IGF-1Ea mRNA levels from all 28 biopsy samples were compared by relative quantification of mRNA levels using RT-PCR. The average mass of each sample was 18 mg (range 4–32 mg). Each entire sample was taken from storage at –80°C, placed in 500 μl of TRI Reagent (MRC, Molecular Research Corporation, Cincinnati, OH, USA) and shredded in a polytron-homogenizer for 10 s. RNA was prepared according to the Molecular Research Corporation protocol and then dissolved in 60 μl formazol (stabilized formamide, MRC) to discourage RNA degradation. RNA concentrations and purities were measured spectrophotometrically. First-strand cDNA synthesis used Superscript III reverse transcriptase (Invitrogen Life Technologies, Carlsbad, CA, USA) according to that manufacturer's protocol, with 1.6 μg RNA, and 125 pmol l–1 of T14VN oligo-dT first-strand primer (Lekanne Deprez et al., 2002), in a 20 μl cDNA synthesis reaction per sample. Following synthesis, each cDNA sample was purified using a QIAQuick PCR-purification spin column (Qiagen, Valencia, CA, USA) and then stored before PCR at 4°C in 1 mmol l–1 Tris pH 8.0, 0.1 mmol l–1 EDTA. Quantitative PCR was performed with a Roche LightCycler using primers designed using Primer3 (Rozen and Skaletsky, 2000) and using a normalization strategy and methods with SYBR Green I dye that were similar to those used previously (Cooksey et al., 2004). Forward and then reverse primers used for each of the following amplicons were: IGF-1Ea, 219-bp: 5′-TGGAGACAGGGGCTTTTATTTC-3′, 5′-TTCAAATGTACTTCCTTCTGGGTCT-3′; cyclophilin A (peptidylprolyl isomerase A), 222-bp: 5′-GCATACGGGTCCTGGCATC-3′, 5′-TCGAGTTGTCCACAGTCAGCA-3′; RPL13a (ribosomal protein L13a), 147-bp: 5′-GCAAGCGGATGAACACCAAC-3′, 5′-TGCCGTCAAACACCTTGAGAC-3′. Approximately 25 ng cDNA was used in each 10 μl PCR reaction. The same mix per cDNA sample (containing all reagents except PCR primers) was used for both the IGF-1Ea PCR run and the PCR runs of the two normalizer transcripts. Standard curves (log cDNA vs crossing-point cycle number) were constructed by the LightCycler software for each amplicon, within each PCR run, using a nine-point titration (6–36 ng) of compiled cDNA from of all 28 cDNA samples. Two multi-run PCR experiments were performed, each containing either one or two IGF-1Ea runs plus one run of each of both normalizers. The raw IGF-1Ea mRNA value per PCR experiment was divided by the average of the raw values of the two normalizers per experiment, to arrive at each of the normalized ICF-1Ea values of the 28 cDNAs. Finally, the normalized IGF-1Ea mRNA values of the two experiments were averaged, for each cDNA sample and the four categories of seven samples each were compared. Note that we took the pre/post ratio of normalized IGF-1Ea mRNA level per subject and then averaged that ratio for each regimen category.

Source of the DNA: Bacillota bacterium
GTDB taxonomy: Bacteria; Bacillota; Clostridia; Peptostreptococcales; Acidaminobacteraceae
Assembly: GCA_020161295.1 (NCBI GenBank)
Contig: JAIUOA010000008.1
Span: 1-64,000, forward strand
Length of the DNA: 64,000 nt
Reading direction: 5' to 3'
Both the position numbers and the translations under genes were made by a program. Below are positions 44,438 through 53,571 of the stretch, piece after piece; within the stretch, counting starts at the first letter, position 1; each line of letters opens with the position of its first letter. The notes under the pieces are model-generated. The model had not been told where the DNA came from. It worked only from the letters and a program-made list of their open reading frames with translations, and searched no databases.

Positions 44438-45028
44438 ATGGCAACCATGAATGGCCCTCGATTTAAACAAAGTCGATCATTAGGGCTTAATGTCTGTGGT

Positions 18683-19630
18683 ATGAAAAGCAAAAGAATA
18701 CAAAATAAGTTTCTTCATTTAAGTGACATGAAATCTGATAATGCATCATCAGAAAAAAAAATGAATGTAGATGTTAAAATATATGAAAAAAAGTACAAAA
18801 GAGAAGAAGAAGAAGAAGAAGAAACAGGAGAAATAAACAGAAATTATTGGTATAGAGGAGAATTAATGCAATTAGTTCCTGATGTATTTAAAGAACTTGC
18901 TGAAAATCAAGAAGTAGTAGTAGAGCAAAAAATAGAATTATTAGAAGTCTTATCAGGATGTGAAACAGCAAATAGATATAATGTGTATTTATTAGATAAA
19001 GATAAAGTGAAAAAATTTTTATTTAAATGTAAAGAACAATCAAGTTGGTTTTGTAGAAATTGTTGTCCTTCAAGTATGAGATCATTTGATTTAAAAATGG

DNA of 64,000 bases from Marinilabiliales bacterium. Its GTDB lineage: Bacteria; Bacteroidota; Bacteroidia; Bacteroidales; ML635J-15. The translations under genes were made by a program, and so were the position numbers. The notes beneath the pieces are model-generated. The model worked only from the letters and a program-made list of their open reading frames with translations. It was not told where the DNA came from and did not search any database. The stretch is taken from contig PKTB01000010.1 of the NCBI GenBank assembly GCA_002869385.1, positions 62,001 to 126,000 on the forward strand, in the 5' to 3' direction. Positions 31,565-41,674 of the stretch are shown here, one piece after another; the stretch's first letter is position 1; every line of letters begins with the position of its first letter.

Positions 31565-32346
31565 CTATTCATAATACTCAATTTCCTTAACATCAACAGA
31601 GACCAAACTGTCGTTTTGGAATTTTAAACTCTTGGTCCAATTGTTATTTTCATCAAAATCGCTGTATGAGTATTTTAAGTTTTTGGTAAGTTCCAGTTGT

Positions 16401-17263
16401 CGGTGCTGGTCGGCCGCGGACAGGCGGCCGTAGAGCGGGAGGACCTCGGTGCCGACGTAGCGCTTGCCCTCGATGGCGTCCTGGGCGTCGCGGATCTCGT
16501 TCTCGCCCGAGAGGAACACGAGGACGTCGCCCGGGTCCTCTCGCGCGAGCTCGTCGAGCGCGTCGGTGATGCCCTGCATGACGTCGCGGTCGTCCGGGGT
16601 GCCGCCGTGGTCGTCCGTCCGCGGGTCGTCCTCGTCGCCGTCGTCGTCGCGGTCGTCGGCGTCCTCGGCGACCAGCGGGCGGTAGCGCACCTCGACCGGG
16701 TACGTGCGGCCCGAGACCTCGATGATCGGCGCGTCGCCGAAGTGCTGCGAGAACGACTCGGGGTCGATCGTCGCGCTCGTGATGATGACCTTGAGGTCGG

Statistical analyses were performed using the Wilcoxon matched pairs test, and two-sample t-tests at a preset level of significance of α=0.05. The paired variables that were compared using the Wilcoxon test were the muscle volumes pre-training and post-training, and isometric strength values pre-training and post-training. Paired two-sample t-tests were used to compare weekly differences between the NA and PT groups including: mean CK values, muscle volume, perceived soreness, perceived exertion, muscle strength and total work, and they were used to compare mean group and per-subject pre- or post-normalized IGF-1Ea mRNA ratio levels in the two biopsy samples.